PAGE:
Eugene Clarence Warriner was born in the village of Earlville (Dixon County, Ill.) in 1866. He graduated from high school in 1884 and then taught in rural schools there for three years.
Warriner earned an A.B., with honors, from the University of Michigan in 1891. He continued graduate studies in Greek and Latin for one year. Later, Dr. Warriner Pursued graduate degrees at Clarke, Harvard, and Columbia universities.
In 1892 he became the principal of Battle Creek High School. Three years later, Dr. Warriner became the principal of East Saginaw High School. In 1899, he became superintendent of the Saginaw school system, a position in which he served for 18 years.
Dr. Warriner was licensed to preach as a Methodist Episcopal minister in 1913. He was a strong advocate of temperance and the peace movement before World War I.
During the summer of 1908, Dr. Warriner traveled in Germany, studying its industrial schools. In the same year he became associated with Central State Normal College, later Central Michigan University (CMU), as a Summer Session instructor. Following President Charles T. Grawn’s resignation, Dr. Warriner was elected President of CMU, by the State Board of Education in 1918. He served in the position for 21 years, until he retired in 1939.
While Dr. Warriner was president at CMU, the college grew from fewer than five hundred students to nearly a thousand. He led the college through the difficult years of World War I, the 1918 flu epidemic, the Great Depression, and two disastrous fires. He retired in June of 1939.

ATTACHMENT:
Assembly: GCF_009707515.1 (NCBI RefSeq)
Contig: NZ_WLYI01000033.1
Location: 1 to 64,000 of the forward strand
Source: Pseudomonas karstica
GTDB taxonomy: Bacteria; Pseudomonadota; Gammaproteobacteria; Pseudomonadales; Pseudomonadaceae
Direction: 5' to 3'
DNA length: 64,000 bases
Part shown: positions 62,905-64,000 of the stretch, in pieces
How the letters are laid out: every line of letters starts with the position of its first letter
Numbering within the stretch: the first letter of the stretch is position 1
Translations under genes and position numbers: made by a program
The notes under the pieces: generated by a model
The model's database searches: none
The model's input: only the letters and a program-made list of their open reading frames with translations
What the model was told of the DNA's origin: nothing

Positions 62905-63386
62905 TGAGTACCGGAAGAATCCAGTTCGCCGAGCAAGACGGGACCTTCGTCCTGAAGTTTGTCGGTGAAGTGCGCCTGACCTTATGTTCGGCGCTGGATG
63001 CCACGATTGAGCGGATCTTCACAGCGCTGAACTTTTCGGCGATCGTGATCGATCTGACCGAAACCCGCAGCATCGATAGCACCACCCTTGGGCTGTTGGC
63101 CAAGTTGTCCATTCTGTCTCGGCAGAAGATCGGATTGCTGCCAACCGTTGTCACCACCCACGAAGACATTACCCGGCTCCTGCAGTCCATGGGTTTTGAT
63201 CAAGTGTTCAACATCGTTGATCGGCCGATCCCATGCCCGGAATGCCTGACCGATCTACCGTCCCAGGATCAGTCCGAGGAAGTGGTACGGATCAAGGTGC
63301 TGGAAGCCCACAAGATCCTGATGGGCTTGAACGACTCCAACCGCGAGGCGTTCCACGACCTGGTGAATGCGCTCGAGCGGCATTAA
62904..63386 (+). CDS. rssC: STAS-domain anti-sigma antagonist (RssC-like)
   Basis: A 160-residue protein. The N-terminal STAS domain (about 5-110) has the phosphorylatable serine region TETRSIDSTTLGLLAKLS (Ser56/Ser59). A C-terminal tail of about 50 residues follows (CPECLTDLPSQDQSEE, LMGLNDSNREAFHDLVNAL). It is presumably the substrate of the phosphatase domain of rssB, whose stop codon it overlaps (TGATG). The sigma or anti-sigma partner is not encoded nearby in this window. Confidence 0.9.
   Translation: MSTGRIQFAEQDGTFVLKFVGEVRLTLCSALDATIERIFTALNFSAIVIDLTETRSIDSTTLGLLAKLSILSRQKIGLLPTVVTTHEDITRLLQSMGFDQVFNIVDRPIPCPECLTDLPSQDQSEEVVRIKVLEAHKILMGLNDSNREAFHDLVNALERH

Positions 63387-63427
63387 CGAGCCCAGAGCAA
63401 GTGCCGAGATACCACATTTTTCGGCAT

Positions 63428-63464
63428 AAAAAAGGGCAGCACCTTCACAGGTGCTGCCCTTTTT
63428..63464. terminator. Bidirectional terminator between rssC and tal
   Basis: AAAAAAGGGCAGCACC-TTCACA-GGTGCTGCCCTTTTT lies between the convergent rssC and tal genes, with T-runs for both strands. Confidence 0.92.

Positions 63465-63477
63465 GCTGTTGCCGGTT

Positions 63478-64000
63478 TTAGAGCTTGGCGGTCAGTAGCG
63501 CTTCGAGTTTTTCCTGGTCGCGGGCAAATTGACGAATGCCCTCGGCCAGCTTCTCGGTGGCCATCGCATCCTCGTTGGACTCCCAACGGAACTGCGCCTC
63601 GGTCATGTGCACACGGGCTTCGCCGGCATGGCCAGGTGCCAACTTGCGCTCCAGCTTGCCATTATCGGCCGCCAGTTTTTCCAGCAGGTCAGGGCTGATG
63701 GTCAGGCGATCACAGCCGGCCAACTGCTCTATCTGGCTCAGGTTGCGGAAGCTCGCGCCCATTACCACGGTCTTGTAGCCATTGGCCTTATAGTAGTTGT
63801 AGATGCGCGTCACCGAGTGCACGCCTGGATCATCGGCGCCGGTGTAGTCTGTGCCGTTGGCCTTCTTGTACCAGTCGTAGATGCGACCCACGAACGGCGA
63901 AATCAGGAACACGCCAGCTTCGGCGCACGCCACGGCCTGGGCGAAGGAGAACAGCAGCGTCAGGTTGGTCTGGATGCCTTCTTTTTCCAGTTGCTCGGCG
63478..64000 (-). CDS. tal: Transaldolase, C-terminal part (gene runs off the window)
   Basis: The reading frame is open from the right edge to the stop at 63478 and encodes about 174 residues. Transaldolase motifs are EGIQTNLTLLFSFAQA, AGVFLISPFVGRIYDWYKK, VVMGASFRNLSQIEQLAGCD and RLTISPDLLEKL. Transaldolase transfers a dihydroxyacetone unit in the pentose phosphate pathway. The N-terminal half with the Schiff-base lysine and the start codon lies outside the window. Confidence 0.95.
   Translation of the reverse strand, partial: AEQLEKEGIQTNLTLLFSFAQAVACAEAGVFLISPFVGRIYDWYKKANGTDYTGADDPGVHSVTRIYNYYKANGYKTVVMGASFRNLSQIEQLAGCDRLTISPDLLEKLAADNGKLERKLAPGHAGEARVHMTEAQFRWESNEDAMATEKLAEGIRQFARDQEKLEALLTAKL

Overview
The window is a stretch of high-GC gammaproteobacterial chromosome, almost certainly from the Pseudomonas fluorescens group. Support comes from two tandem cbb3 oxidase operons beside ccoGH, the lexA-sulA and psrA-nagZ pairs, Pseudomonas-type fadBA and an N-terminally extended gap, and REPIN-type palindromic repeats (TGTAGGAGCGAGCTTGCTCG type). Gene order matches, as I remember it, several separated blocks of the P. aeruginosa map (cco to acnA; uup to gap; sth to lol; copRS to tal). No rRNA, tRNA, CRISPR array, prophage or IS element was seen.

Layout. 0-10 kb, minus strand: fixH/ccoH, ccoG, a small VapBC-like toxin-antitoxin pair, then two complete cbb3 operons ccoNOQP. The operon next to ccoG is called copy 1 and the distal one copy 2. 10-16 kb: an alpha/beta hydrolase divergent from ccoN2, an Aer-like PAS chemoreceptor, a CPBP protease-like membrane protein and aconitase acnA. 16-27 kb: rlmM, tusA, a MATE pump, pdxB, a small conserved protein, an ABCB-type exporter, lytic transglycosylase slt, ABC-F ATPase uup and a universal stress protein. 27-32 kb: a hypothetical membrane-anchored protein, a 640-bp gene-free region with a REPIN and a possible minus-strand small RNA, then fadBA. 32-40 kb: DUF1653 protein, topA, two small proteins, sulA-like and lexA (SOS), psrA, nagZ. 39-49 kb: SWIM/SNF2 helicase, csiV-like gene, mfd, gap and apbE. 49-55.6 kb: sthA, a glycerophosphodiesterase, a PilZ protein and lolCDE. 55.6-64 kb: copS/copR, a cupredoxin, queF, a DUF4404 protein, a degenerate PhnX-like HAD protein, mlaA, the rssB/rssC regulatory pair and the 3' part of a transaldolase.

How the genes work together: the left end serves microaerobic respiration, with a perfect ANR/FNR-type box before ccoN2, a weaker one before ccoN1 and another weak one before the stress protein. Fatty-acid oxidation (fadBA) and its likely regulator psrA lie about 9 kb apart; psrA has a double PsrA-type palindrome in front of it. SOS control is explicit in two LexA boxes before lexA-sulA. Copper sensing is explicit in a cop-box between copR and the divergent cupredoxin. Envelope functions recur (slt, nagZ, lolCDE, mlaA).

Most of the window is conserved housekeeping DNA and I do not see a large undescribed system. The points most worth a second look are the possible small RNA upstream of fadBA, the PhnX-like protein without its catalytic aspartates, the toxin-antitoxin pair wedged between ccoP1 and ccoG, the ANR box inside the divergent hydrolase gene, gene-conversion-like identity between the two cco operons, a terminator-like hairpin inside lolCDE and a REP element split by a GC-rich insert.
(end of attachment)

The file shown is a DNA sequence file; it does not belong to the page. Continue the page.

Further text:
Among his honorary degrees, Dr. Warriner received an honorary M.A. degree was conferred by the University of Michigan in 1912, and a LL.D. by Alma College in 1938. He also received a varsity letter “C” at the 1937 CMU football banquet. Members of the football and basketball teams presented him with gold trophies.
Dr. Warriner married Ellen, with whom he had two sons, John E. and Paul (d. 1917), and a daughter, Mrs. Harold Bohn.
On July 20, 1945, Dr. Warriner died at Bayview Hospital. His summer home was in Bayview. He had been in ill health for several years. He was survived by his wife, son, John E., and daughter.
Dr. Warriner is remembered as a great educator who had a powerful influence on a generation of Saginaw men and women, and hundreds of CMU students. A special memorial service was held for him in Warriner Hall, CMU’s administration building, which was named in his honor, on February 17, 1946. (This information is from the collection.)